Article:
In your journal, make a list of all the people who have felt or feel like your "twin": individuals who are "just like me." (Of course, we realize that they do differ from us in some ways, but the feeling of twinship overrides our knowledge of our differences.)
On a separate page for each person, describe the qualities you have in common. What has resulted from your twinship? How have you grown? What have you accomplished because of your twinship? When we are fortunate enough to have optimal self-object experiences -- relationships that secure, challenge, and befriend our soul, either as infants, children, or in adult life -- we increasingly trust our own emerging potential. Then we develop a vital, creative, and joyful sense of self. The acorn is on the way to becoming the oak tree in such fertile psychological soil.
If, on the other hand, we lack these experiences, our psyche sustains deep wounds that may take several generations to heal. Some of us are fortunate to get a second chance at such healing self-object experiences in a significant relationship: with a partner, friend, mentor, or therapist.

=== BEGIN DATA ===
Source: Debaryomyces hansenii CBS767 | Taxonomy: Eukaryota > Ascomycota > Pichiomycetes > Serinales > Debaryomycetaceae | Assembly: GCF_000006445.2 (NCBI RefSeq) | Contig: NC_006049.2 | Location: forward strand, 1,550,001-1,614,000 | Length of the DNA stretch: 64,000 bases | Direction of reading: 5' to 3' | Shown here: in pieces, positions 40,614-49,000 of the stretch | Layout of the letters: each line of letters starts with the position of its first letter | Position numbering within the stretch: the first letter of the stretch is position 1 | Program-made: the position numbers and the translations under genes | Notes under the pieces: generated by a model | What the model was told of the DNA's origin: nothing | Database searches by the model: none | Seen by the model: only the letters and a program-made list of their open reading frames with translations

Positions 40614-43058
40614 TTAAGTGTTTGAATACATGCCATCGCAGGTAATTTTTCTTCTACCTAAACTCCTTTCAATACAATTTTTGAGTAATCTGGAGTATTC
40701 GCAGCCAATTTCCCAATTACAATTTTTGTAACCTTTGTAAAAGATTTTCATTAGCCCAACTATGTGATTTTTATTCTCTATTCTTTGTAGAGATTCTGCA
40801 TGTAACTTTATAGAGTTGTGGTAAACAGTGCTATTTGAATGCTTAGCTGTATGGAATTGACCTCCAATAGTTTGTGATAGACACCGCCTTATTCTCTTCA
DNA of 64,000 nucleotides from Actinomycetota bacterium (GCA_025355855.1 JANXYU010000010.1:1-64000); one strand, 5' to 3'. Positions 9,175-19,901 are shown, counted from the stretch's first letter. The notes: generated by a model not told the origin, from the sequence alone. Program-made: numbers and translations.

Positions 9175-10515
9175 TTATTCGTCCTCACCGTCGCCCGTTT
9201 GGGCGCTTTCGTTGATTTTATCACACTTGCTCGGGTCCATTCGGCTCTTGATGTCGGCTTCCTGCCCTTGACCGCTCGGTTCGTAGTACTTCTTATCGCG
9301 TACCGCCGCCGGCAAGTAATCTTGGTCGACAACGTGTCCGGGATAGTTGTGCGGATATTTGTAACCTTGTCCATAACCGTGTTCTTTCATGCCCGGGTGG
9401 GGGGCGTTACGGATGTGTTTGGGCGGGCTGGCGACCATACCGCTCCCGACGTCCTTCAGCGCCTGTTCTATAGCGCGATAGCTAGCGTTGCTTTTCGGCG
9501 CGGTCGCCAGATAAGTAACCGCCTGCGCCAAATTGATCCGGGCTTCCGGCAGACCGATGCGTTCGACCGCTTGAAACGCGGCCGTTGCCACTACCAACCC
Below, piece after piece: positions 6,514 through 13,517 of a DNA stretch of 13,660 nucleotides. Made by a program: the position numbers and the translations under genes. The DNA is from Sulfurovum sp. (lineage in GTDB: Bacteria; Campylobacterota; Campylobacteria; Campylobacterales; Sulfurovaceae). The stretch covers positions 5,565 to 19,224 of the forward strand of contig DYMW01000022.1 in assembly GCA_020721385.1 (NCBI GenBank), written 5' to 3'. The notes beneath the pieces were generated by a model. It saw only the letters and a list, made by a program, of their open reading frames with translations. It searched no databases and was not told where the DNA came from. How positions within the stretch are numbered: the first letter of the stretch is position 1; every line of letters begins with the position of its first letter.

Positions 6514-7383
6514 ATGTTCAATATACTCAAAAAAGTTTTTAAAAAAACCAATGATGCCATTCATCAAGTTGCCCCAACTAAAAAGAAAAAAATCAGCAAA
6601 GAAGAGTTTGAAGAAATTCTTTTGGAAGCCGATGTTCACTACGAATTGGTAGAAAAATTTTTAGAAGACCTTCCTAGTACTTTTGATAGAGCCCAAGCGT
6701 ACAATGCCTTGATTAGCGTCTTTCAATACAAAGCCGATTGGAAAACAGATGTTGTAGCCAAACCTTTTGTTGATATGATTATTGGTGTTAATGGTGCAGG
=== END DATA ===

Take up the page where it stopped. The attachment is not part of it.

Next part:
Family Complexes and Myths
By assessing the stories of our grandparents we get a deeper understanding of our self-object experiences, of the family complexes and myths into which we have been born, and what might be our dharmic task, the calling of our soul.
An additional framework that may facilitate understanding our family karma is our parents' choice of godparents for us, and our choice of mentors. We hypothesize that our parents may unconsciously choose godparents that complement but more often compensate for the missing piece of psyche from them and from our grandparents. In early adulthood, we may then choose mentors who help us overcome personal or family karmic obstacles and fill in more gaps in our development. Godparents and mentors gives us a significant clue as to what part of our grandparental karma we need to retire and what was missing from our self-object experiences in our family.